If you’re not truly prepared to eat healthy, you’re likely to easily cave in when you see the doughnut box. And even when you’re ready, following a healthy diet still isn’t simple. The keys to eating healthy don’t involve eating the same 10 foods all the time or avoiding all food with carbs. Instead, the best healthy eating tips encourage you to look at the bigger picture -- finding foods that not only satisfy your appetite, but also your nutritional needs.
Identify Your Weaknesses
If you find that you keep falling back into your unhealthy eating habits, take note of the circumstances -- whether you jot down notes in a food diary or text yourself whenever you make a dietary choice that is less than healthful. Make note of the type and amount of food you eat, along with the emotions you’re feeling at the time and the events surrounding the unexpected snacking. Look for patterns. You might find that you always reach for chocolate when you’re feeling sad or that you just can’t resist the fried foods during girls’ night out. Identifying your weaknesses will help you develop techniques to overcome them.
“Fitness” magazine suggests that the major key to eating healthy and losing weight revolves around one simple idea -- planning. Although planning your meals and snacks might sound as appealing as scrubbing the bathroom floor, it helps ensure you have healthy choices readily available once your tummy starts grumbling. Set a healthy breakfast out on the countertop or store it in the fridge before you go to bed. Pack your lunch at night as well -- and remember to grab it before you rush out the door. Keep healthy snacks in your purse or at the office to ward off vending machine vibes. Dinner can be a bit more difficult to plan. At the very least, stock up on healthy ingredients at home and compile a list of recipes you plan to make for the week. If you’re extra prepared, you might even throw dinner in the slow cooker before you head out the door in the morning.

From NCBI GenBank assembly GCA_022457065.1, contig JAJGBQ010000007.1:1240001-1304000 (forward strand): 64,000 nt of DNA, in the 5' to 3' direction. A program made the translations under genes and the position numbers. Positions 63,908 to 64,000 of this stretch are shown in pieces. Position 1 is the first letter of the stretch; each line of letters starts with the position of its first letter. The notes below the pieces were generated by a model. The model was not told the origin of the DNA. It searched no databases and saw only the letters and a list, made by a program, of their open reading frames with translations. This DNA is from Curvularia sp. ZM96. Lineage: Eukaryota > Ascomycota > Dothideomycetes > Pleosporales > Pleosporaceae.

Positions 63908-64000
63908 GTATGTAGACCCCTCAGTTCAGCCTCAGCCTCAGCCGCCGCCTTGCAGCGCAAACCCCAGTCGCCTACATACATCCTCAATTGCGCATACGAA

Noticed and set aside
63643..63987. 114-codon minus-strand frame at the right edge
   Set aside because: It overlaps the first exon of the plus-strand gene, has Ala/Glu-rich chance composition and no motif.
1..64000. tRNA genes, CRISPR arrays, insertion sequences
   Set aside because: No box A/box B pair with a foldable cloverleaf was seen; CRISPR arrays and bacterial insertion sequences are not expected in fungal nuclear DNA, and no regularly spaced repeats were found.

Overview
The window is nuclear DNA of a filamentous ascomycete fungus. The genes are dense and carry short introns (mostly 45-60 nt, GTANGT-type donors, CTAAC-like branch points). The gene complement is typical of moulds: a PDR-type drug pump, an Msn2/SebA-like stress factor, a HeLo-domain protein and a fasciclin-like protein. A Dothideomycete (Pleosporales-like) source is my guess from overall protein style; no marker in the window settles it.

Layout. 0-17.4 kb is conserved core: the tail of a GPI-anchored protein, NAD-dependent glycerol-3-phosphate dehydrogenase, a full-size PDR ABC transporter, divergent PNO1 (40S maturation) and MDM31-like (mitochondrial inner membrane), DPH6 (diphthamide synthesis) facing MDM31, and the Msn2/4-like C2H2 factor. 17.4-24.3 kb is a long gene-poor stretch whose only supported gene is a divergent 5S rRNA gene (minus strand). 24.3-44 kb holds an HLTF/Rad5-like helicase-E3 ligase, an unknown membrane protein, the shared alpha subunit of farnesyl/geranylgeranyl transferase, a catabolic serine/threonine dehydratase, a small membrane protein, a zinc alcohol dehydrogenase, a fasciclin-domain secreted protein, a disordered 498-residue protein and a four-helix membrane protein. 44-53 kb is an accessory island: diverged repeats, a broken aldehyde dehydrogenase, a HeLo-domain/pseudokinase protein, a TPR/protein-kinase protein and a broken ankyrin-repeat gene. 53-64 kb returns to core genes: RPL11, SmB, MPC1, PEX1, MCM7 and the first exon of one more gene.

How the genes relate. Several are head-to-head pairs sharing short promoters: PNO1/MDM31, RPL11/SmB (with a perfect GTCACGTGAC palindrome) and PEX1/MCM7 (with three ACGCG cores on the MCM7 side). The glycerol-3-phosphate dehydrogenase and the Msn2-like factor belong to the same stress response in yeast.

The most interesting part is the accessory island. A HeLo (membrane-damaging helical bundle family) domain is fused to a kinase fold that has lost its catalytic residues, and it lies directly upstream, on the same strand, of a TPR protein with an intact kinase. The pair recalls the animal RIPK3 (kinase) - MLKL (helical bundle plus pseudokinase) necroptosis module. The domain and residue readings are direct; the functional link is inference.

Memorize My Plate
Rather than relying on the old My Pyramid standard, take a look at the new guidelines. The United States Department of Agriculture now recommends My Plate as a healthy eating tool. Memorize the major guidelines to keep you on track throughout the day. Make sure at least half the grains you consume are whole grains and choose lean meats over fatty ones. Eat a variety of veggies and fruit and fill half your plate with them at every meal. And don’t forget your servings of dairy -- it contains a variety of nutrients, such as calcium, which keeps your bones and teeth happy and healthy.
Re-Think your Drink
Healthy eating involves more than just the foods you chew -- many of those drinks you guzzle have a lot of sugar and a hefty number of calories. Although low-fat milk might deserve a priority place in your diet, most other calorie-rich beverages should probably get the boot. Try to substitute fresh fruit for sugar-filled fruit juices and definitely ditch the sodas and milkshakes. Instead, reach for water or herbal tea to quench your thirst. A few cups of coffee and the occasional glass of wine probably won’t hurt.
Krista Sheehan is a registered nurse and professional writer. She works in a neonatal intensive care unit (NICU) and her previous nursing experience includes geriatrics, pulmonary disorders and home health care. Her professional writing works focus mainly on the subjects of physical health, fitness, nutrition and positive lifestyle changes.